Grand Slam tennis champ Doris Hart of U.S. dies at 89
(Reuters) - U.S. tennis champion Doris Hart, who won 35 major titles in the 1940s and 1950s and three titles at Wimbledon in a single day, has died at age 89, the International Tennis Hall of Fame said on Saturday.
Hart died at her home in Coral Gables, Florida, on Friday, the Hall of Fame said, citing close friends. The cause of death was not announced.
Hart was the first player to win a career 'boxed set' of every title possible over her career, singles, doubles and mixed doubles, at the four major tournaments. Only Martina Navratilova and Margaret Court Smith have equaled the feat.
Hart's titles came despite osteomyelitis in her right leg that left a permanent impairment. At one point amputation was considered, the Hall said in its portrait of her.
“For her to do what she did was special because she couldn’t run as well as other people. And yet she had the smarts,” longtime doubles partner Shirley Fry told the Taipei Times in 2004.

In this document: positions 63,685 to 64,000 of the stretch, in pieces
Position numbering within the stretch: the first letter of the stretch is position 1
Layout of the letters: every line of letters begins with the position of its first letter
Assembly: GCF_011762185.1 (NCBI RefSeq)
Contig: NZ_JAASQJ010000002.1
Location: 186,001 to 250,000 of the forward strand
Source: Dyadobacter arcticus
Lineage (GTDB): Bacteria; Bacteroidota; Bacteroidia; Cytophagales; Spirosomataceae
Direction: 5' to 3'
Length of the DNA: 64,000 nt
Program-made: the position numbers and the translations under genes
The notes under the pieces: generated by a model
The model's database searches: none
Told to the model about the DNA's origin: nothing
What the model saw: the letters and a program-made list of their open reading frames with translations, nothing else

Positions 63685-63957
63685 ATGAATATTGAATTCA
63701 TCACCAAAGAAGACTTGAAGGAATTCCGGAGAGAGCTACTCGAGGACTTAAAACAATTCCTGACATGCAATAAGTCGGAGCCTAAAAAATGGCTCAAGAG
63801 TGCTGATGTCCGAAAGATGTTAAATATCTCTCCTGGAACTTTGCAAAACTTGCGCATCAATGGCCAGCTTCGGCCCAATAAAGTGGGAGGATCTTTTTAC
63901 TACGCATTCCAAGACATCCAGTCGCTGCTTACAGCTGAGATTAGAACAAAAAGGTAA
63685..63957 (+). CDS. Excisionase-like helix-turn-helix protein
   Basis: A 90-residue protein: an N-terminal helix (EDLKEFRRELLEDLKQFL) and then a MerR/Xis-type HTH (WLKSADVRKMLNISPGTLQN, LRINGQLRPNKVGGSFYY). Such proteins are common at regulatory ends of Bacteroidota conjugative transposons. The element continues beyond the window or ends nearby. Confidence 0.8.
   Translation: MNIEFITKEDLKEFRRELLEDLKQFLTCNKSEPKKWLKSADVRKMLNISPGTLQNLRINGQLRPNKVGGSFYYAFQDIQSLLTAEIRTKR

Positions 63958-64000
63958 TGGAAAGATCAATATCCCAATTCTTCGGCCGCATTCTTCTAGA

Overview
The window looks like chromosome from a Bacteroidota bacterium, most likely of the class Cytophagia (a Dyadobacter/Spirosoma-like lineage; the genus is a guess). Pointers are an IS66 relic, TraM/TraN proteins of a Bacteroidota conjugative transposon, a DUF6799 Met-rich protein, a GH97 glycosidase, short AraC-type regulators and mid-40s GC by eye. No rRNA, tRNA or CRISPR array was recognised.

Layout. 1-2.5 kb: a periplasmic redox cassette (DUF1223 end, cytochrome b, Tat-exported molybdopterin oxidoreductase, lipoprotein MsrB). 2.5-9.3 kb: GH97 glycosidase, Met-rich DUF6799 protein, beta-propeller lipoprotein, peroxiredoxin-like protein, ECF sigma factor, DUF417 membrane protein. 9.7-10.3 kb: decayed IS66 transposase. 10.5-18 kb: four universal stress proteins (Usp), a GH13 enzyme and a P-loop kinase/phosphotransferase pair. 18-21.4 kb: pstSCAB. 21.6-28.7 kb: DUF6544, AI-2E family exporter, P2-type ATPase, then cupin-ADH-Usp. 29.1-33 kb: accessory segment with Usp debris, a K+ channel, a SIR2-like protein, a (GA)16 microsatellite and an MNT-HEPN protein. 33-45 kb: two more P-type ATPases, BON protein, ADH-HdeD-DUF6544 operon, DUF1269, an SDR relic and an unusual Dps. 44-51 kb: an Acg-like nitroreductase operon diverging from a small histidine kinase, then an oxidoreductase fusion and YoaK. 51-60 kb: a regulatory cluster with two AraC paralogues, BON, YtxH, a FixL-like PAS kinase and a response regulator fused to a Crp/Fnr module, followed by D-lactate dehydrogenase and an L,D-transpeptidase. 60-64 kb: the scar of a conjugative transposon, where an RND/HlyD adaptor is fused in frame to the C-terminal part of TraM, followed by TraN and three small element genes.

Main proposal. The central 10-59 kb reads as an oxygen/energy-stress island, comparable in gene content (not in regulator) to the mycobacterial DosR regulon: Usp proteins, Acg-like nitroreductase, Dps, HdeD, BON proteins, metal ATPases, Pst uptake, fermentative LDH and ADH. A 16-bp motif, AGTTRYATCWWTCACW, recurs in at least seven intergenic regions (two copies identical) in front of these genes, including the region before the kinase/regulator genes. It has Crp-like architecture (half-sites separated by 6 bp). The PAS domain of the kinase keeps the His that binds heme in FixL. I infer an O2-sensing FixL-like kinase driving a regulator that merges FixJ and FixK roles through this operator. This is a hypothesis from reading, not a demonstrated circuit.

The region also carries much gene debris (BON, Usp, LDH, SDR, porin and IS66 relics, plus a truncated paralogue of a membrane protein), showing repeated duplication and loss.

Hart's game was based more on finesse than power, with matchless racquet control and an arsenal of shots.
Hart, a native of St. Louis, won seven major titles in 1951, playing three finals at Wimbledon in one day because of rain delays. She lost only one set during the two-week tournament and defeated Fry for the singles title, 6-1, 6-0.
"I wasn't tired, I was on cloud nine," she told the Taipei Times.
Hart, who played collegiate tennis at University of Miami, won 11 titles at the U.S. Nationals, 10 at both Wimbledon and the French Championship and four at the Australian. Continued...